Well, that kind of sucked: Matt Hamill defeated Roger Hollett by unanimous decision in a pretty awful fight. I predicted Hamill winning by uninspired decision, and that's exactly what happened. I'm not happy about that. Nothing at all here, unless you need to cure some insomnia.
The Bisping dance pays off again: Michael Bisping defeated Brian Stann by unanimous decision. The fight was pretty much a Michael Bisping fight, he landed a couple of punches at a time, circled, scored the occasional takedown, and won a decision. I'm honestly hoping we see Bisping get in the cage with Anderson Silva just so Silva can slaughter him. Not an exciting fight really, but nothing horribly offensive.
Mighty Mouse is the champ: Demetrious Johnson defeated Joseph Benavidez by split decision to become the first ever UFC flyweight champion. I was a little surprised that this fight wound up as a split decision, because I thought Mighty Mouse pretty easily had three rounds to two. Johnson again displayed his great timing with his takedowns, and his striking was more accurate than Benavidez's through the fight. Congratulations to Mighty Mouse on becoming the first flyweight champion.
Jon Jones is still the champ: Jon Jones defeated Vitor Belfort by submission with an americana in the fourth round. There was a huge scare in the first round when Vitor Belfort grabbed a pretty good armbar that looks like it hyper extended Jones' right arm. Jones didn't tap and managed to escape, and the fight was all Jones from there on out. Jones battered and bloodied Vitor on the mat for the rest of the first round. The second and third were more fighting on the feet, and included Vitor getting dropped with a kick to the body in the third. In the fourth Jones secured a takedown and got to side control, then moved to the mounted crucifix and after some elbows he locked up the americana to force the submission. Jones said after that his arm was numb and he just gutted through that. Courageous performance for Belfort, who apparently didn't get the note that he didn't have a chance to win. Good win for Jones, hopefully he works on his submission defense as he preps for his next fight.
Melendez out, card canceled: Strikeforce lightweight champion Gilbert Melendez separated his shoulder while sparring with Jake Shields, and was forced to withdraw from his upcoming fight this week. After that, Zuffa decided to scrap the entire card though all the fighters will be paid their show money. This is less shocking coming from Strikeforce than the UFC, Strikeforce has been putting on one fight cards for a lot longer than the UFC. This sucks for the fighters because they wont get sponsor money, but at least their show money will help.
Training Changes: Welterweight prospect Rory MacDonald recently said he plans on making changes to his training regiment so he can fight more often and be injured less. Anything that cuts back on injuries is good, and I hope it works out well for him. If it does work out, hopefully other fighters will take a similar style to avoid injuries. Yes freak injuries happen during training, they always have and always will, but maybe an adjustment to training style can cut back on them.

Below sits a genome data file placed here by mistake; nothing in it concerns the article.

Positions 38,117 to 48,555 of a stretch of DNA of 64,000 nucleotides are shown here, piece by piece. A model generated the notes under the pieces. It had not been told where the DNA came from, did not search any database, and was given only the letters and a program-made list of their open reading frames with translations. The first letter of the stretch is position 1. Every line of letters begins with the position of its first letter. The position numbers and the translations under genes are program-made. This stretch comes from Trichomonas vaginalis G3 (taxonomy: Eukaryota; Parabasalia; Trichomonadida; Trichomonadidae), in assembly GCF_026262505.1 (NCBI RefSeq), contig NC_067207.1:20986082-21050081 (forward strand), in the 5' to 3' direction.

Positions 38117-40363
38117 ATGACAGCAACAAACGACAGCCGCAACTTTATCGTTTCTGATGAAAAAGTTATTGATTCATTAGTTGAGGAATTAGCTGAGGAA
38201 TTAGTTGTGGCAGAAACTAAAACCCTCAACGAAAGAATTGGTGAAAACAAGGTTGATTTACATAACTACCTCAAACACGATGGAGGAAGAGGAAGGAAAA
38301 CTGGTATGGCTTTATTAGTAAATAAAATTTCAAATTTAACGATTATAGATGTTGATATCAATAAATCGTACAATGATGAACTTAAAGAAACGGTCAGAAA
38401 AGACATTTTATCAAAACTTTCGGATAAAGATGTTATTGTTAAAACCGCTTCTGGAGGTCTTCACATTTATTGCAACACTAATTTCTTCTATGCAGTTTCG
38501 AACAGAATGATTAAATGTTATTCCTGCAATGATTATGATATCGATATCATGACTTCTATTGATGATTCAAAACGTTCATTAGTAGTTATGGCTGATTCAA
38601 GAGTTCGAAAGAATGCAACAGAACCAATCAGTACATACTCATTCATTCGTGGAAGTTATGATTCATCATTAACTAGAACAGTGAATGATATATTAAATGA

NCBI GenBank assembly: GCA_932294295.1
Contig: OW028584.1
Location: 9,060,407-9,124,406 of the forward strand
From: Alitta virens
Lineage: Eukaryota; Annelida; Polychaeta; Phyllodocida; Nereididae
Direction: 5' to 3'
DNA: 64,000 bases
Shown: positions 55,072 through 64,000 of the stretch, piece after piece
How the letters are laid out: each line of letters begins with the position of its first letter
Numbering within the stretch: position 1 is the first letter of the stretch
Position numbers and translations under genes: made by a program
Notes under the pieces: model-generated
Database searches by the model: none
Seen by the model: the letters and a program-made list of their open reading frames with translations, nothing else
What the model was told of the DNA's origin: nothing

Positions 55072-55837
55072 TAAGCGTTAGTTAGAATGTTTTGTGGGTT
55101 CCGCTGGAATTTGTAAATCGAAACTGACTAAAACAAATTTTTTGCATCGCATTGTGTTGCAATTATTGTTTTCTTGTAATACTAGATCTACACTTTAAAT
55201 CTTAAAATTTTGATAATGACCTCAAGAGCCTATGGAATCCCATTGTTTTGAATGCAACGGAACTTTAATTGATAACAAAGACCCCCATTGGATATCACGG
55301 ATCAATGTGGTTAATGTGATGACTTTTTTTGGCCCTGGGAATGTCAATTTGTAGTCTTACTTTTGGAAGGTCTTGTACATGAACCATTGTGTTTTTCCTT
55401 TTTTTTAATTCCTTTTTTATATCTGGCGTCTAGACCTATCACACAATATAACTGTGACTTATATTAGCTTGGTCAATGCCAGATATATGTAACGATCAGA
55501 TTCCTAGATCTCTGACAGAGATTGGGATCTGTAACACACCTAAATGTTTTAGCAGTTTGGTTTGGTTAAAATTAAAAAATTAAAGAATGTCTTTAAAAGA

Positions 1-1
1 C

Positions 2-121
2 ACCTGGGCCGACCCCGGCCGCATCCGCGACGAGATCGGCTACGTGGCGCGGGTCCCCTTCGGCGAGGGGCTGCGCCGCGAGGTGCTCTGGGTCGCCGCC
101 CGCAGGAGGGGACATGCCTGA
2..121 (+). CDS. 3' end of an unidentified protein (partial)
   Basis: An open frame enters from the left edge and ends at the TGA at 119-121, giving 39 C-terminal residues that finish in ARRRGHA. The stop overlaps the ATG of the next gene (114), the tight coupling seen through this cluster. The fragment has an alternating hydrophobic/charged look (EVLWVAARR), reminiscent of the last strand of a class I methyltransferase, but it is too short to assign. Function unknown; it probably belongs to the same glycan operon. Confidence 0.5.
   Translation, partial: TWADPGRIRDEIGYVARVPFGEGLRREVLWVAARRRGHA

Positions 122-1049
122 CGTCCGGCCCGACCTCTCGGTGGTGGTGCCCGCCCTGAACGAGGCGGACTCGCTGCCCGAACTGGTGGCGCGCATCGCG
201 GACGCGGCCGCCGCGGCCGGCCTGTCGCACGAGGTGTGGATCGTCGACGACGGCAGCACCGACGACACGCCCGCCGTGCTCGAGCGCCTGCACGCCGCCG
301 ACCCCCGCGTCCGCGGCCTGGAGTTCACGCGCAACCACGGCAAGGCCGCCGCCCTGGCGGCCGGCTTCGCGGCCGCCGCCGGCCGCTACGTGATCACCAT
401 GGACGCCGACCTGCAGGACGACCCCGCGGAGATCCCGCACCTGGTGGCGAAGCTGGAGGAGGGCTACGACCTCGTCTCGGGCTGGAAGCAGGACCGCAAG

UFC's PPV draws are: While doing the post fight press conference for UFC 152 Dana White decided to piece by piece take apart an article put up by the Toronto Sun. The article was critical of the UFC in many ways, among those was the fact that Brock Lesnar walked away from the company. The article claimed Lesnar was the UFC's biggest Pay Per-View draw, and that his loss hurt the UFC's drawing power on PPV. Dana White disagreed, claiming that welterweight champion Georges St. Pierre was always a bigger draw than Lesnar during Lesnar's tenure. White then revealed the top five PPV draws the UFC has now. That list consisted of Georges St. Pierre, Anderson Silva, Jon Jones, Chael Sonnen, and Rashad Evans. Two of those names do not belong on that list.
My issues with Chael Sonnen are well documented, but putting aside any personal bias, a guy who has twice been finished by the champion of his division, and competes in a less than marquee division at that, should not be near the top of a PPV draw list. The fact that Sonnen is in the top five draws the UFC has right now should be a very scary thought. Ditto Rashad Evans in many ways. GSP, Anderson Silva, and Jon Jones are all dominant champions who have established themselves with great performances as well as consistency. But take a minute to think about the other champions in the UFC, and the next wave of title contenders and possible champions. Junior dos Santos suffered a lower buyrate in his last headlining PPV mostly because his original opponent, Alistair Overeem, had to pull out and was replaced by Frank Mir. While Mir is a former champion, I don't think too many people gave him much of a chance to actually beat dos Santos. Benson Henderson is coming off of a controversial split decision victory over Frankie Edgar, and neither of them have a proven history of being big draws. Going down to featherweight or lower is almost laughable in terms of drawing power.
The reality is that the UFC has a hard time creating real stars, and at the moment they seem to rely more on their brand selling as opposed to specific fights or fighters.